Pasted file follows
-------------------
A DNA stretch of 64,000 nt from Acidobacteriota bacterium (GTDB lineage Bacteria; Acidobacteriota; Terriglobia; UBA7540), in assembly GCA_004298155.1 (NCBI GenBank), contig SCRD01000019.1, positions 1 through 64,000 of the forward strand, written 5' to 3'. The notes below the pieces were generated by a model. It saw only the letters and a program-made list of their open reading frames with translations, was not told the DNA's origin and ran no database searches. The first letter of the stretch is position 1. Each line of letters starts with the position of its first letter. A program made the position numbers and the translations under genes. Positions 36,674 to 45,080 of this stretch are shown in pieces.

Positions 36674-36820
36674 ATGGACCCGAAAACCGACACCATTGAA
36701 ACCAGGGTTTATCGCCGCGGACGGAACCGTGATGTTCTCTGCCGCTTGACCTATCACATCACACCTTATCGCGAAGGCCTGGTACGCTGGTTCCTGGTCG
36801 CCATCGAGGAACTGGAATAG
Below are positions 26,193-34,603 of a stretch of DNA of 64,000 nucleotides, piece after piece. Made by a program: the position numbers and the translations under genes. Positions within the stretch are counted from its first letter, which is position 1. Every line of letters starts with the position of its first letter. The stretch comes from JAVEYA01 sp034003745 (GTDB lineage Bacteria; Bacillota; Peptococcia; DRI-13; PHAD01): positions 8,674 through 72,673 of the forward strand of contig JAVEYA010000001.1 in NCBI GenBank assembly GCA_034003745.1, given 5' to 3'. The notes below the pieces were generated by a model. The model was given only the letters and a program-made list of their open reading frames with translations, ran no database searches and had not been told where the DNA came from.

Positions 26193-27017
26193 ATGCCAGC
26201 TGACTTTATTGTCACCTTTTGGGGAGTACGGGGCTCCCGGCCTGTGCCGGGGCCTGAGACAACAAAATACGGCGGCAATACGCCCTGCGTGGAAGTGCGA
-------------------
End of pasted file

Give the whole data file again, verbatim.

A DNA stretch of 64,000 nt from Acidobacteriota bacterium (GTDB lineage Bacteria; Acidobacteriota; Terriglobia; UBA7540), in assembly GCA_004298155.1 (NCBI GenBank), contig SCRD01000019.1, positions 1 through 64,000 of the forward strand, written 5' to 3'. The notes below the pieces were generated by a model. It saw only the letters and a program-made list of their open reading frames with translations, was not told the DNA's origin and ran no database searches. The first letter of the stretch is position 1. Each line of letters starts with the position of its first letter. A program made the position numbers and the translations under genes. Positions 36,674 to 45,080 of this stretch are shown in pieces.

Positions 36674-36820
36674 ATGGACCCGAAAACCGACACCATTGAA
36701 ACCAGGGTTTATCGCCGCGGACGGAACCGTGATGTTCTCTGCCGCTTGACCTATCACATCACACCTTATCGCGAAGGCCTGGTACGCTGGTTCCTGGTCG
36801 CCATCGAGGAACTGGAATAG
Below are positions 26,193-34,603 of a stretch of DNA of 64,000 nucleotides, piece after piece. Made by a program: the position numbers and the translations under genes. Positions within the stretch are counted from its first letter, which is position 1. Every line of letters starts with the position of its first letter. The stretch comes from JAVEYA01 sp034003745 (GTDB lineage Bacteria; Bacillota; Peptococcia; DRI-13; PHAD01): positions 8,674 through 72,673 of the forward strand of contig JAVEYA010000001.1 in NCBI GenBank assembly GCA_034003745.1, given 5' to 3'. The notes below the pieces were generated by a model. The model was given only the letters and a program-made list of their open reading frames with translations, ran no database searches and had not been told where the DNA came from.

Positions 26193-27017
26193 ATGCCAGC
26201 TGACTTTATTGTCACCTTTTGGGGAGTACGGGGCTCCCGGCCTGTGCCGGGGCCTGAGACAACAAAATACGGCGGCAATACGCCCTGCGTGGAAGTGCGA